Micky: It was an amazing experience, and a great example of cross-media storytelling. When it works, it’s beautiful. There are so many things that can go wrong. Communication is paramount. You have to be talking to the right people on the game side, and the game devs have to be willing to work with the authors and take the time to read and provide feedback. It’s a relationship. Without that close collaboration, the reader can tell, even if they’re not lore experts, that something is wrong. There will be inconsistencies and people will respond to that, and readers will lose trust in the product.

We strive to ensure that the experience of reading the comics, books, short stories, etc. is congruent with the story, tone, and environment of the game. As James mentions, the dev team was great to work with—very motivated, and dedicated to making it all sync up.

 

Who is Halford Ramsey?

James: Halford is really the creation of the one and only Micky “Superfly” Neilson. We talked about a way into this story at length. We knew we wanted to convey all the lore about the creation of the worgen and we knew we wanted to tell a story about the events of Gilneas, but we really needed a way to tether these ideas together. The Gilnean aesthetic theme is very Victorian England; and as a kid I watched a lot of Sherlock Holmes (the Jeremy Brett version)—great stuff if you haven’t seen it. I don’t know if it was Micky or I who first suggested the idea of a detective, but because of my Holmesian affinity and the tone of the Gilnean civilization, it became the key to figuring this story out. We decided that we’d move forward with a Holmes-like character; a logician. What was important to me, as to any writer crafting a linear story about a character, was figuring out what his character arc would be and letting that dictate his story. We both thought it had something to do with his rigid, analytical nature needing to change. Micky seemed to have an instinct on this and went off and wrote up a document about Halford, creating his sister, and what cut him off emotionally.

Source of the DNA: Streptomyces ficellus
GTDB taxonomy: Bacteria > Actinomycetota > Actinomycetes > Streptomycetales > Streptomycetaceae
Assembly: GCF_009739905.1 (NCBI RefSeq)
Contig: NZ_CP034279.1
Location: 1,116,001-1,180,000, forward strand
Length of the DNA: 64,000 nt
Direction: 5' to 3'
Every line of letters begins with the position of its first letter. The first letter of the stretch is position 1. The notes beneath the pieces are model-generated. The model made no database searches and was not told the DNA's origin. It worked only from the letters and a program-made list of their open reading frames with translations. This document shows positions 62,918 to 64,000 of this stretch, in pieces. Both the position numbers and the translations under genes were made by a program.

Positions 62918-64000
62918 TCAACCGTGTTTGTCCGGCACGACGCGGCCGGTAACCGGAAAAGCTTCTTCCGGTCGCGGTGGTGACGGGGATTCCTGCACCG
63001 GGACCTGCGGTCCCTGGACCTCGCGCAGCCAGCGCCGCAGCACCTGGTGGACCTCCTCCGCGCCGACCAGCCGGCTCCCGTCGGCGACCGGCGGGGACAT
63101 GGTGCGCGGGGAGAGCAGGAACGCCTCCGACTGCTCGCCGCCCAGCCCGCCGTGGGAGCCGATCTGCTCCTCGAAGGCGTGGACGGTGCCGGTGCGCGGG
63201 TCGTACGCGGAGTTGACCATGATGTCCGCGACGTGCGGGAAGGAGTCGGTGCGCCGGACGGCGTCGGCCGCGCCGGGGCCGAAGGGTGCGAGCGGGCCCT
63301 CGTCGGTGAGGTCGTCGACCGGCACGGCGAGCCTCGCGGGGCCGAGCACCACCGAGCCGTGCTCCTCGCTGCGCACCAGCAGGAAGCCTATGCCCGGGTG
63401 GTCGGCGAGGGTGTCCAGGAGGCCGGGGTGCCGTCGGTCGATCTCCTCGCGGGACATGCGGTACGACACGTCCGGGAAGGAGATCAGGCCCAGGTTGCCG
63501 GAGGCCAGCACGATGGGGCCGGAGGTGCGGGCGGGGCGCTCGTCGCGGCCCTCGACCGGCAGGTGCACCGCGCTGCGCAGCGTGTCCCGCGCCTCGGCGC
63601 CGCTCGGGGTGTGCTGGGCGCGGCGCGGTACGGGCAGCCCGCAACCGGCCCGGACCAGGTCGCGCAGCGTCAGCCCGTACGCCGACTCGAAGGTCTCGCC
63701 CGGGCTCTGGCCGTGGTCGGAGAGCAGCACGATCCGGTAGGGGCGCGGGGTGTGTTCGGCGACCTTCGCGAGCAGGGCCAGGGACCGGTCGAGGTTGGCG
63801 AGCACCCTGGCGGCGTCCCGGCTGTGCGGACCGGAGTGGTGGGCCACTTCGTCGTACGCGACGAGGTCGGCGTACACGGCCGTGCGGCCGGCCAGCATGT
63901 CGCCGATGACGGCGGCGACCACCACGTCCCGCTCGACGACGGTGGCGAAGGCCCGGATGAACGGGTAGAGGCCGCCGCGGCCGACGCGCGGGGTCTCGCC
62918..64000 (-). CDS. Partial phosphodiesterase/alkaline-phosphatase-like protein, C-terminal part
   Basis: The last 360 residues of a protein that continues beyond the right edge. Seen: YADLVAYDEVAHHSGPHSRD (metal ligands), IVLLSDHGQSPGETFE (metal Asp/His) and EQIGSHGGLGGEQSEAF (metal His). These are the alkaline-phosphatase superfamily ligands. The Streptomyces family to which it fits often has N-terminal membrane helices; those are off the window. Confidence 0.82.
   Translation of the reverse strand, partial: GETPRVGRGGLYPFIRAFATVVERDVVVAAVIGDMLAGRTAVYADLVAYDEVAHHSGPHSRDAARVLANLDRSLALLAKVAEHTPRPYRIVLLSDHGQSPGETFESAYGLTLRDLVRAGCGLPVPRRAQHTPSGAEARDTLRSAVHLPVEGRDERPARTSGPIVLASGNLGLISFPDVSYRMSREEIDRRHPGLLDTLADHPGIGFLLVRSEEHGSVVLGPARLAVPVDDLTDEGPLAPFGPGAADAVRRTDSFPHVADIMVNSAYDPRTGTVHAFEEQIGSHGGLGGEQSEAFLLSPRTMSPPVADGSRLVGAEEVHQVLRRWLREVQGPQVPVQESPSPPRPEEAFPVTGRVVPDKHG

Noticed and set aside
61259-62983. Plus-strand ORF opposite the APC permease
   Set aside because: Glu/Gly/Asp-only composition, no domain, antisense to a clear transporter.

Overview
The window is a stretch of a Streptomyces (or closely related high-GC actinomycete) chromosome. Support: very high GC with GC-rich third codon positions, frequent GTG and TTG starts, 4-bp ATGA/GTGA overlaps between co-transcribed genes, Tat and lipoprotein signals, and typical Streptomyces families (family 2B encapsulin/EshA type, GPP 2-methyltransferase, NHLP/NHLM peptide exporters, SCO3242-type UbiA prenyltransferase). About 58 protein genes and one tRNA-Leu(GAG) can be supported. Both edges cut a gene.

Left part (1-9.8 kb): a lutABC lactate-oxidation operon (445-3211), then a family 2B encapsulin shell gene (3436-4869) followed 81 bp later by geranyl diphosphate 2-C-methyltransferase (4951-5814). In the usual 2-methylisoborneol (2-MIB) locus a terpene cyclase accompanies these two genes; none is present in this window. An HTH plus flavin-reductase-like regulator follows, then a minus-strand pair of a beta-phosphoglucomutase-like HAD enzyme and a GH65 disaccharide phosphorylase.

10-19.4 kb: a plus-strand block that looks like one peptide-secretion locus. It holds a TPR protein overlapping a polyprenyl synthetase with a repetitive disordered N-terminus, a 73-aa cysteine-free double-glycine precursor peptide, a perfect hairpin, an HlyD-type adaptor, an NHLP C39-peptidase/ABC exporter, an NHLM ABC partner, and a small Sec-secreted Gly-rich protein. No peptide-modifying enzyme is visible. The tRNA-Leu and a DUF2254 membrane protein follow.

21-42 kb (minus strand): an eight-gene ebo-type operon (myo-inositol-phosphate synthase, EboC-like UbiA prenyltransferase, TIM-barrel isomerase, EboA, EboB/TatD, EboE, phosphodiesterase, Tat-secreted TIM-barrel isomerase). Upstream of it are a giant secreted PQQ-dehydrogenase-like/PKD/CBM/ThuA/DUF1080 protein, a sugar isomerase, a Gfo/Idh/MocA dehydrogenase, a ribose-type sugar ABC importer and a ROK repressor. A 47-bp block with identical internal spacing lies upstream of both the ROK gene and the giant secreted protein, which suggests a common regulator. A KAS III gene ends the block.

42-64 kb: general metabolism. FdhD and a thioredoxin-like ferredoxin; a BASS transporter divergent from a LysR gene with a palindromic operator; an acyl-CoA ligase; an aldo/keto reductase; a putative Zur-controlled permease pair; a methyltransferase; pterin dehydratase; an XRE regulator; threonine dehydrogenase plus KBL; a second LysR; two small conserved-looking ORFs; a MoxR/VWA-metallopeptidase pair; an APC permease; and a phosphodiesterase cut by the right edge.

I don’t think we had the whole picture of what we created until it came together in the outline, but if the worgen experience was about finding balance, a man stuck in logic that needs to connect with his human/animal side ended up really resonating with the night elf story, the game, and the larger themes we were chasing with the worgen. But, the name, the details of the character backstory, that’s all Micky’s.

Micky: Halford was a lot of fun to write. I wanted him to be a bit of an anti-hero that would grow on people. He’s candid, he’s condescending, he’s unapproachable in many ways, especially emotionally, but he’s also a deductive genius and the further you dig into his character the more you understand where he’s coming from.